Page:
Biomarkers have developed into a necessary clinical tool. Especially, cancer markers have to fulfill several criteria. They have to have a high sensitivity and specificity, be easy to detect, economical, and significantly expressed. Current studies showed the potential of autoantibody screening in different types of cancer, e.g., lung cancer, breast carcinoma, ovarian tumor, and meningioma.[16–19] Autoantibodies reveal the possibility of early detection and successive therapy. The onset of autoantibody also allows a more detailed look into molecular processes in early disease development. We recently described a blood testing method using autoantibodies to identify lung cancer with a sensitivity of 97.9% and a specificity of 97.0%. Moreover, Wang and co-workers established a phage-protein microarray to identify autoantibodies in prostate cancer. In their study, they detect prostate cancer with a specificity of 88.2% and a sensitivity of 81.6%. Indeed, the study also detected several proteins with less homology to known proteins.
In the present study, we describe a protein macroarray screening to detect autoantibodies in prostate cancer patients`sera. In total, we analyzed 136 blood samples: 48 samples of prostate cancer patients, 60 samples of benign prostatic hyperplasia, and 28 blood samples of healthy individuals. We show that the screening allows the discrimination of sera of prostate cancer patients, and controls. We also show that immunogenic antigens can be helpful to differentiate prostate cancer patients from benign prostatic hyperplasia patients. Additionally, patients suffering from benign prostatic hyperplasia can be separated from controls. Furthermore, we focused on the following question: Can the combination of PSA and autoantibody testing improve the sensitivity and the specificity for the diagnosis of prostate cancer?
PSA testing as a single diagnostic method often leads to false positive results. New biomarker may provide an opportunity to enhance the sensitivity and the specificity for prostate cancer. Specific autoantibody screening along with the PSA test may be a useful diagnostic tool to detect prostate cancer at early stage and to reduce prostate cancer-related mortality. Moreover, the identification of novel immunogenic antigens may be a first step towards the development of new therapies.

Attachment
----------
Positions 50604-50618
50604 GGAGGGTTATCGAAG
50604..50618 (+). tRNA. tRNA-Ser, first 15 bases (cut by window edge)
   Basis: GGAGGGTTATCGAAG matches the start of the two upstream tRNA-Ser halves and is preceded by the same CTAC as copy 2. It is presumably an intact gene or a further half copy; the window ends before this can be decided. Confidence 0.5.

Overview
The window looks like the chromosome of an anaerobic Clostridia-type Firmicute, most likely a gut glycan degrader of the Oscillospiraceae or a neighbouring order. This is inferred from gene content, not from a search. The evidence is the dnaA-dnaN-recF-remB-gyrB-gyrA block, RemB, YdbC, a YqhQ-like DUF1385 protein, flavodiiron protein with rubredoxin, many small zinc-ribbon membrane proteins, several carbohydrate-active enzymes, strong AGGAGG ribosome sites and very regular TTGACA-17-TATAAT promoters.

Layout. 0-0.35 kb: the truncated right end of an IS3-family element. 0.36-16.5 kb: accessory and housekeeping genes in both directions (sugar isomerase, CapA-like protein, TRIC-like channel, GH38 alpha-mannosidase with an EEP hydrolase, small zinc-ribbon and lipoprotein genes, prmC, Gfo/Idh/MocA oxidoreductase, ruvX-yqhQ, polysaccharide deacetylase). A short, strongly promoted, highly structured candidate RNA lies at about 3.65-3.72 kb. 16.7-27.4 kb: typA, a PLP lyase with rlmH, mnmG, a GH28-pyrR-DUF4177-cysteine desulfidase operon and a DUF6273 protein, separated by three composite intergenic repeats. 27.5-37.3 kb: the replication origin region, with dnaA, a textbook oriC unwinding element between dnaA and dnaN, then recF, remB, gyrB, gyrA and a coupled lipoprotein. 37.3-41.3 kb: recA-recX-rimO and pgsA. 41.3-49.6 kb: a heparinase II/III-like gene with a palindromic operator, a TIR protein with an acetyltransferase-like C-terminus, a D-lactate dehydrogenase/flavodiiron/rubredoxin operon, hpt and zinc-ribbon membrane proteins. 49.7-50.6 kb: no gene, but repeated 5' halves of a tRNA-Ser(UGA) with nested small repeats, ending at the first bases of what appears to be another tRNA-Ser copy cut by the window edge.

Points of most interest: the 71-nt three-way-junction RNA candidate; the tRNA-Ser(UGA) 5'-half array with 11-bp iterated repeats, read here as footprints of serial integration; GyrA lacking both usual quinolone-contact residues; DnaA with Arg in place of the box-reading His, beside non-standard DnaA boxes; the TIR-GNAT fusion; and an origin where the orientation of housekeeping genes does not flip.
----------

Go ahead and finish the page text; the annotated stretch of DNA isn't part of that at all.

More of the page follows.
Materials and Methods
Blood samples of prostate cancer patients and patients with benign prostatic hyperplasia were obtained from the Department of Urology, Saarland University Hospital. Blood samples from healthy donors were obtained from the Department of Hemostaseology and Transfusion Medicine, Saarland University Hospital. Serum was prepared from serum monovettes and stored in 2 ml aliquots at -70°C. All samples were obtained with patients´ written informed consent prior to participation. The study including the consent procedure was approved by the local ethics committee (Re.-No. 3755). In total, 147 sera were analyzed, originating from 49 prostate cancer (PCa) patients, 70 benign prostatic hyperplasia (BPH) patients and 28 healthy male volunteers. Detailed information on all patients and healthy individuals is provided in Table 1.
Protein macroarray screening
We screened high-density protein macroarrays containing 38,016 E.coli expressed proteins of the hex1 (human fetal brain cDNA expression) library with pools of 150 sera of patients with different tumor and non-tumor diseases, including two pools of PCa sera (5 sera per pool) and one pool of 5 BPH sera. A total of 1,827 clones, that were positive for autoantibodies in at least one serum pool, were selected and spotted in duplicates on subarray filters. These sub-macroarrays were screened with 49 PCa, 70 BPH and 28 normal sera (see S1 Fig).
In brief, macroarrays were washed two times in TBSTT (TBS, 0.05% Tween 20, 0.5% Triton X-100) and four times in TBS. After blocking with 3% non-fat dry milk in TBST (TBS, 0.05% Tween 20), macroarrays were incubated over night with diluted sera (1:1000). After incubation, sera were stored for a second round of incubation. The macroarrays were subjected to three washing steps with TBST followed by incubation with 70°C stripping solution. Afterwards macroarrays were washed two times in TBST and four times in TBS. After incubation with blocking solution macroarrays were subjected to the second round of serum incubation. Macroarrays were washed three times in TBST, and incubated with secondary antibody (rabbit anti-human IgG, IgA, IgM-Cy5 (H+L), Dianova, 1:1000). Finally, macroarrays were washed four times in TBST, two times in TBS and dried overnight. Signals were detected by scanning with Typhoon 9410 scanner (GE Healthcare).
Image analysis and statistics
Spot intensity values were computed by ARCADIA, an image analysis software that we developed specifically for protein array evaluation . In brief, the image of the macroarray was divided in subgrids. Those subgrids were further divided in spot areas containing one protein spot. Finally, the intensity of each spot was calculated as the mean value of all pixels of the respective protein spot.
We carried out standard quantile normalization to minimize array-to-array variations. Especially for features at the edge of the array we observed slightly decreasing quality. The respective features would however potentially bias the analysis. Thus, respective spots have been marked as not available. Next, we excluded 169 protein spots that were absent on more than 10 analyzed macroarrays. The remaining 1,658 clones were used for the classifications by a linear Support Vector Machine (SVM).